The third statement comes at the end of a long passage of words by Jesus in which He points out that the world hates the disciples. In chapter 15 He says, “If the world hates you, keep in mind that it hated me first. If you belonged to the world, it would love you as its own. As it is, you do not belong to the world, but I have chosen you out of the world. That is why the world hates you” (15:18,19). It is interesting, but not surprising, that Jesus would finish up with His statement about the Holy Spirit showing the world to be wrong about sin and righteousness (16:8) because it is arguments about sin and righteousness which separate the two armies in this spiritual battle. We are daily waging war against the prince of this world on the battlefield of sin and righteousness and we must fully understand that the fight is on the home field of the enemy … and that the enemy hates us.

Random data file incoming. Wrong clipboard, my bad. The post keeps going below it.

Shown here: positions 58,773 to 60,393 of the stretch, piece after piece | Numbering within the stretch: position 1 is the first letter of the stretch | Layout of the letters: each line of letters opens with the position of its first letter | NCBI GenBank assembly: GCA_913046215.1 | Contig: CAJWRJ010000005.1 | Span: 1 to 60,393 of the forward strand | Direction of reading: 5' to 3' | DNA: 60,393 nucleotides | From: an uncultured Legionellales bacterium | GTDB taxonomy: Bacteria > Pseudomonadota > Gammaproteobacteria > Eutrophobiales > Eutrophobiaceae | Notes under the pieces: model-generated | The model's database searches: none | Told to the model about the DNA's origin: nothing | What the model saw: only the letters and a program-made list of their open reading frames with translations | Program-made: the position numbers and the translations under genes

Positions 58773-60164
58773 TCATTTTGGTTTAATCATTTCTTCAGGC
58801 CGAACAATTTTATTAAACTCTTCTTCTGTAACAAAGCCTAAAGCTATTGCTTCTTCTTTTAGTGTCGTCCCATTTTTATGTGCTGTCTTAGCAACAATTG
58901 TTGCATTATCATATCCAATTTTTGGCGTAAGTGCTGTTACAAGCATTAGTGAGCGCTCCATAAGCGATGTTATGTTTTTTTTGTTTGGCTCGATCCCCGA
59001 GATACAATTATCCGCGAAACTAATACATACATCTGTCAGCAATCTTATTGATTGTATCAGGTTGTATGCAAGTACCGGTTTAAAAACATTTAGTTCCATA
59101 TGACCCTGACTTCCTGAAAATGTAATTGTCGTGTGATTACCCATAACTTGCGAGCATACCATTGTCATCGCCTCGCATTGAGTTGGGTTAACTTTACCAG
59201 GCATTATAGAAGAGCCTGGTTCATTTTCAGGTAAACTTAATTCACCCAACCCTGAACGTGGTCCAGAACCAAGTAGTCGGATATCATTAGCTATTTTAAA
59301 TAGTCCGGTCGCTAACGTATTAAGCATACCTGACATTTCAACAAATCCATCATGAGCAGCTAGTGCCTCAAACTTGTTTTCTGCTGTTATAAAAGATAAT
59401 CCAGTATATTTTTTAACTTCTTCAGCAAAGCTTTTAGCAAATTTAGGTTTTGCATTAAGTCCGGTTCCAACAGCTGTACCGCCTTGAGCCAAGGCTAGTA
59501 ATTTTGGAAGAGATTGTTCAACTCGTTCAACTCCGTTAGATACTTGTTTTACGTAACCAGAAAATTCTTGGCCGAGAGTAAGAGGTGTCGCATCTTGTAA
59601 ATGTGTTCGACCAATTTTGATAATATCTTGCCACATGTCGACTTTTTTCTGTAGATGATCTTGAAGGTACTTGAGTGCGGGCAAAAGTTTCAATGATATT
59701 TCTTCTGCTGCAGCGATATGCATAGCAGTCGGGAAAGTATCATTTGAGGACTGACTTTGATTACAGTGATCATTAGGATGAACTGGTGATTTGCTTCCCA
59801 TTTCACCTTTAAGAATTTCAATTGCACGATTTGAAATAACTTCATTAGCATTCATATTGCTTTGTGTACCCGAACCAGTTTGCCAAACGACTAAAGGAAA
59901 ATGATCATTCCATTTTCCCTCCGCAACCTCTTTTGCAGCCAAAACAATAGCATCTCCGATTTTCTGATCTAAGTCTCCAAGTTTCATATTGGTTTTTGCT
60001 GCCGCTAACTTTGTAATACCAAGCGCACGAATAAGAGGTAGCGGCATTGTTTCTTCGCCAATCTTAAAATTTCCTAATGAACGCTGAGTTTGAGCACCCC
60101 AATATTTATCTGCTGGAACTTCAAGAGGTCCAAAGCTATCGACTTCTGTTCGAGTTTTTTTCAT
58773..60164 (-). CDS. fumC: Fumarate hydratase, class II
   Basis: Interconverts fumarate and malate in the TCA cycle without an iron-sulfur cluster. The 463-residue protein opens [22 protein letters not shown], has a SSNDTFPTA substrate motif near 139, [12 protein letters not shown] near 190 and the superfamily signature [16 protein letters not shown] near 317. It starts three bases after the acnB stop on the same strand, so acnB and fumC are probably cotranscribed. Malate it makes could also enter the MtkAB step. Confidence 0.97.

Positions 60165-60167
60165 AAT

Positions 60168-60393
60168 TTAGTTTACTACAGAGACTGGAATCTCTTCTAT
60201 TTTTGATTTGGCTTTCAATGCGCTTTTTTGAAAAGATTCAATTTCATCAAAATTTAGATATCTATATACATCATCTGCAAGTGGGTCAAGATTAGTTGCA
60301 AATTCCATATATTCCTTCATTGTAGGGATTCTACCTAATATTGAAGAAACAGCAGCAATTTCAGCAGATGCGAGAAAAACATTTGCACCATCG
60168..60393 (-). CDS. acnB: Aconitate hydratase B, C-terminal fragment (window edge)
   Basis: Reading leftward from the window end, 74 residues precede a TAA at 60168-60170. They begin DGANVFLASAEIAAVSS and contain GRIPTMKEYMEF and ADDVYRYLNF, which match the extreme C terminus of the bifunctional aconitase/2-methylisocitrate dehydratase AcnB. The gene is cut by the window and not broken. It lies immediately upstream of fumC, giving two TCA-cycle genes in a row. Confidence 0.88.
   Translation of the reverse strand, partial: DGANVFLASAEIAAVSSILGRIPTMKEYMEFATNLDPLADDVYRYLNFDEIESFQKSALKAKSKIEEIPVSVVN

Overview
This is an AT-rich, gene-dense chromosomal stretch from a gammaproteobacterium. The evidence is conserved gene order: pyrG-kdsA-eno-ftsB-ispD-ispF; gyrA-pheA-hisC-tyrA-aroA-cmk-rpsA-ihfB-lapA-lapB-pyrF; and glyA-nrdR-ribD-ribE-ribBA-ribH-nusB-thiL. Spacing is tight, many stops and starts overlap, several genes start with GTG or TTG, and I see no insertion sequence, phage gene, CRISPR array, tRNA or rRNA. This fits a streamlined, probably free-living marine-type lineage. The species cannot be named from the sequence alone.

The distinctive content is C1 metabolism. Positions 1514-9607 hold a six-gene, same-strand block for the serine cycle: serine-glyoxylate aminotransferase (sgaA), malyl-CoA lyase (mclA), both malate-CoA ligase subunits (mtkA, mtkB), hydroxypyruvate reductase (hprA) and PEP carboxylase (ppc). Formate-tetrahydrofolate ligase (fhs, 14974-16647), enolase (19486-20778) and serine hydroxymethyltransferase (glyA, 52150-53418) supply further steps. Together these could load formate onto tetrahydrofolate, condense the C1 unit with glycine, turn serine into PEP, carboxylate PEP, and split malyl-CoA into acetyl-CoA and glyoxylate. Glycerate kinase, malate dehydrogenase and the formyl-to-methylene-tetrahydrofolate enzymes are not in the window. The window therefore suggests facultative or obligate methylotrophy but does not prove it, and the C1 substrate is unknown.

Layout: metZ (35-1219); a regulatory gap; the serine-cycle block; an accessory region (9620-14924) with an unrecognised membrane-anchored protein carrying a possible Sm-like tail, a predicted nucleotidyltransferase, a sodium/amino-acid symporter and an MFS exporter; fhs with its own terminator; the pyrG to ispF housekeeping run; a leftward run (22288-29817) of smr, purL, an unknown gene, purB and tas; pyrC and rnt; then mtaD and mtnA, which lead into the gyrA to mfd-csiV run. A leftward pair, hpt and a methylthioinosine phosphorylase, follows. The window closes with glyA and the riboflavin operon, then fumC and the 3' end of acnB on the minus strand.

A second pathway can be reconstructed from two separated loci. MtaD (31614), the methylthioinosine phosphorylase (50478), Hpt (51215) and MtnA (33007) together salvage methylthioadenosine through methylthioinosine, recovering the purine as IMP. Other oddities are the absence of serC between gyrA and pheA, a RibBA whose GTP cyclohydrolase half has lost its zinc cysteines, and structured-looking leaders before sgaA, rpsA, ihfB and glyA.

With this in mind, I say enough of the silly and pedantic tomes about “getting along” with the world. Enough with the philosophical sophistry that makes a case for a live and let live theology. After all, what relationship has good with evil? If something is evil, call it so. The hesitation of the righteous to point out the snares of the prince of this world is a contributing factor to the losses sustained in the battle for life. Isaiah said, “Woe to those who call evil good and good evil, who put darkness for light and light for darkness, who put bitter for sweet and sweet for bitter” (5:20, NIV). Does it require a prophet of God to bring down a woe upon you to make you be unequivocal in your pronouncements of good and bad? It is the feckless warrior who is the most dangerous … not to his enemy but to his friend. The margins for error are razor thin behind enemy lines and the uncommitted first cause damage to their “friends” before succumbing to the will of the enemy who knows the terrain.